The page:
Across much of the Midwest, the sub-par corn harvest of 2012 is coming in early, after the worst growing conditions in more than two decades.
Farmers and seed companies alike are analyzing some fields with particular interest. The prolonged drought provided an ideal test for new hybrid corn varieties designed to withstand the driest conditions.
“It’s doing really well for us all things considered,” said Bill Simmons, who farms 1,300 acres of corn on the Clan Farm outside Atlantic, Iowa. He was referring to a 300-acre section devoted to Aquamax, a new drought-resistant product from Iowa-based DuPont Pioneer.
Photo by Rick Fredericksen, Harvest Public Media
An AQUAmax corn field on Clan Farm in drought-plagued southwest Iowa is yielding more bushels than traditional varieties.
About 2 million acres of Aquamax corn were planted across the Corn Belt this year, making it the first drought-resistant lineup to be widely available. Pioneer’s major competitors are out with their own anti-drought varieties. Syngenta’s Artesian is wrapping up trials on 800 farms, and Monsanto’s Drought-Gard is being tested by 250 growers, mostly in Kansas and Nebraska.
While early signs are promising for these hybrids, experts say it is too soon to call it a win.
“I would say we do need to look at this fairly cautiously as we’re looking at the impact here,” said Chad Hart, a grain marketing specialist at Iowa State University. “Sometimes what we find is that to try something that works in the lab but we go into the field, conditions not the same. Things look good so far, but the proof is in the yield at the end of the year.”
Hart said the potential benefits are huge.
“When you look back over the past 60 years, here in Iowa looking at corn and soybeans, nearly half the time the reason we lose a crop is because of drought or very dry conditions, so if we can breed the crop to be tolerant of those conditions to still maintain that yield it is a game changer then, if we can pull it off,” he said.
Iowa Agriculture Secretary Bill Northey said this year’s drought has been the best test possible for the new corn products.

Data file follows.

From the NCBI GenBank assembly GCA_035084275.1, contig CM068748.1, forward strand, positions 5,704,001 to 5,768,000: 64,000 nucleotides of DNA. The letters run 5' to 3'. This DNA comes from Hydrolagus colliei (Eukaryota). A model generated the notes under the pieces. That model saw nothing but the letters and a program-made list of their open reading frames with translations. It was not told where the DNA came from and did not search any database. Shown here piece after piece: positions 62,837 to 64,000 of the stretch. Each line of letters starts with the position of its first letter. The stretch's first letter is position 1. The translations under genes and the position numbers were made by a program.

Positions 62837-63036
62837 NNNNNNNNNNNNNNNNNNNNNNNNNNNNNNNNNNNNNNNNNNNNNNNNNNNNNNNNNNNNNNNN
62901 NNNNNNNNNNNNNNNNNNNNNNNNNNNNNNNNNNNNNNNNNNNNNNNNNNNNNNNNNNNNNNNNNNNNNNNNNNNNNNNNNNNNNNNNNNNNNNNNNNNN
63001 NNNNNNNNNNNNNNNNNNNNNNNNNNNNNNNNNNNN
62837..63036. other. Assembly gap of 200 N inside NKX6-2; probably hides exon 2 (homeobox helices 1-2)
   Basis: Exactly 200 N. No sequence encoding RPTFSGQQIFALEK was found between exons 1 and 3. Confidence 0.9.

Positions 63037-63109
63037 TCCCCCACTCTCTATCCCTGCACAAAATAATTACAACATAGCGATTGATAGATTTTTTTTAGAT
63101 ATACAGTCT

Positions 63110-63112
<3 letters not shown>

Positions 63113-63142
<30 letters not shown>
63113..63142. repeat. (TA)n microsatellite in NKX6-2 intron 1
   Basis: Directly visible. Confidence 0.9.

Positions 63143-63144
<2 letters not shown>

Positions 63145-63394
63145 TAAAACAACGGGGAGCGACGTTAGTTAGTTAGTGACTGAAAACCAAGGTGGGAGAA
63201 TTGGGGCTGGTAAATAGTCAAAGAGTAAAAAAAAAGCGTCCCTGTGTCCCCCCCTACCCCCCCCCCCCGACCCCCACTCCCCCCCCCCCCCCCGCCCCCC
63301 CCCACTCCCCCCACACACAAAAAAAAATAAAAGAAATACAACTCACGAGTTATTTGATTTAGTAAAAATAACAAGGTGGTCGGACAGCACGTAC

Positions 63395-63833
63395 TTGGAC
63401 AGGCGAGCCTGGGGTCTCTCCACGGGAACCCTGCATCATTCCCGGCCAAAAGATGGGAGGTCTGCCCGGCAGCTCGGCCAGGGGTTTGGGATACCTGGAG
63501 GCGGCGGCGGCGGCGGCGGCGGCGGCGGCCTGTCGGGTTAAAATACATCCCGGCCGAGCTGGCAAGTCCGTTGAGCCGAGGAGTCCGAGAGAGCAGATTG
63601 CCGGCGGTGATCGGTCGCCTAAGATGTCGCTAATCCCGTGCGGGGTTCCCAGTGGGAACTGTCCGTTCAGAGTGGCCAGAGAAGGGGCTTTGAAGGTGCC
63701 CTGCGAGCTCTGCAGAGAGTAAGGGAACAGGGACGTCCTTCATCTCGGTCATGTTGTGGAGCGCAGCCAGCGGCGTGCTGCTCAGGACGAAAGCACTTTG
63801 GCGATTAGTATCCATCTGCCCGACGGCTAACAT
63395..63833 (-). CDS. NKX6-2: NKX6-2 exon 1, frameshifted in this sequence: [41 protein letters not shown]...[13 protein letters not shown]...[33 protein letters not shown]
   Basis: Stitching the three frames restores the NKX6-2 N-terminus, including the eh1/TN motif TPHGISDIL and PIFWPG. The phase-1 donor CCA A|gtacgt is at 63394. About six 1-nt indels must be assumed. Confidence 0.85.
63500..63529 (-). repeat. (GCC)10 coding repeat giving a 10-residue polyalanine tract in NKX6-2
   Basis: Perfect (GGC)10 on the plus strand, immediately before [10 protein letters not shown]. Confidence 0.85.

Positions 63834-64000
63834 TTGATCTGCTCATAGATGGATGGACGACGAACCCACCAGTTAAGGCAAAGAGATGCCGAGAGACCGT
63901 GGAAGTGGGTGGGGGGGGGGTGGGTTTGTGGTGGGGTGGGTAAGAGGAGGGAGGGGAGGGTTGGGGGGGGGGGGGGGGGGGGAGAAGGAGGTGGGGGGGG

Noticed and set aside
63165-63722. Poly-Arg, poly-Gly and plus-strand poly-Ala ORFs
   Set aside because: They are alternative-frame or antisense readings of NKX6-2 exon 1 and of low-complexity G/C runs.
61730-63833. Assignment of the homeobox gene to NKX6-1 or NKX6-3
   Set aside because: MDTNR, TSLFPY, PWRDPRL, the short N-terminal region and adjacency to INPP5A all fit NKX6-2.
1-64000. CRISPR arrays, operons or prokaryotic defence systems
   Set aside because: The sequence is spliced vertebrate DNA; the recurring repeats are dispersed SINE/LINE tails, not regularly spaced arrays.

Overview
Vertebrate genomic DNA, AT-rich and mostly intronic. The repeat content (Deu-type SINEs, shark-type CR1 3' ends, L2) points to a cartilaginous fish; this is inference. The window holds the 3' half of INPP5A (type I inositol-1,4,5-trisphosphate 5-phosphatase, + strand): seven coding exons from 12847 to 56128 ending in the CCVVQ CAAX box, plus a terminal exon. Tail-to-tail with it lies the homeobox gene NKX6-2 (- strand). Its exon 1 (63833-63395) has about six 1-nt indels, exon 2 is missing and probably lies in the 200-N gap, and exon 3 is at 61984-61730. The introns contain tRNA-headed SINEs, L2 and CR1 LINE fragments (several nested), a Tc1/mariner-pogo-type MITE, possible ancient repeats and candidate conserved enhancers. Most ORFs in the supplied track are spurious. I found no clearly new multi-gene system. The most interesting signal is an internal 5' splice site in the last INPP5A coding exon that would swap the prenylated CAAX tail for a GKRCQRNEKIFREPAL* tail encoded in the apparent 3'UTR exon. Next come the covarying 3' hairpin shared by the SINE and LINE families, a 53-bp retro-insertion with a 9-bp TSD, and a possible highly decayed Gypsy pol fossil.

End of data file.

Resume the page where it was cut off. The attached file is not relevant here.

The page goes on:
“All farmers are interested in it,” he said. “ But it still has to be in its right place. We don’t expect a drought every year, we do expect some period of dry weather, and at the end of the day it’s going to be how does it yield compared to other crops.”
Pioneer has been studying drought-resilient corn since the 1950s. At its test farm in Johnston, Iowa, parent company DuPont has spent much of its billion-dollar research budget developing the new hybrids. The company said drought-fighting traits in Aquamax are native to corn, and are not genetically modified.
“We now can map the corn plant and we can identify genes that have a positive influence on corn under drought. And so what we do is pre-select hybrid lines that will contain this set of genes that are positive for their effects on drought,” said Greg Luce, an agronomist for Pioneer.
Todd Frazier, business director for Pioneer, said he expects Aquamax will be a key option as farmers wonder if the dry weather pattern might extend into another growing season.
“The future of Aquamax is definitely expansion,” he said. “We’ll see significant increase next year and we’ve just launched AM in Europe as well.”
According to Frazier, studies show a yield advantage of at least 7 percent for these new drought-busting varieties. But he said they still need water — they’re not a cactus.
Now, as summer winds down on the most widespread drought in more than half a century, farmers and the seed companies are anxiously monitoring the harvest for a judgment on the new drought-resistant technology. Growers want proof it works. The agribusiness giants want validation their massive investments will pay off.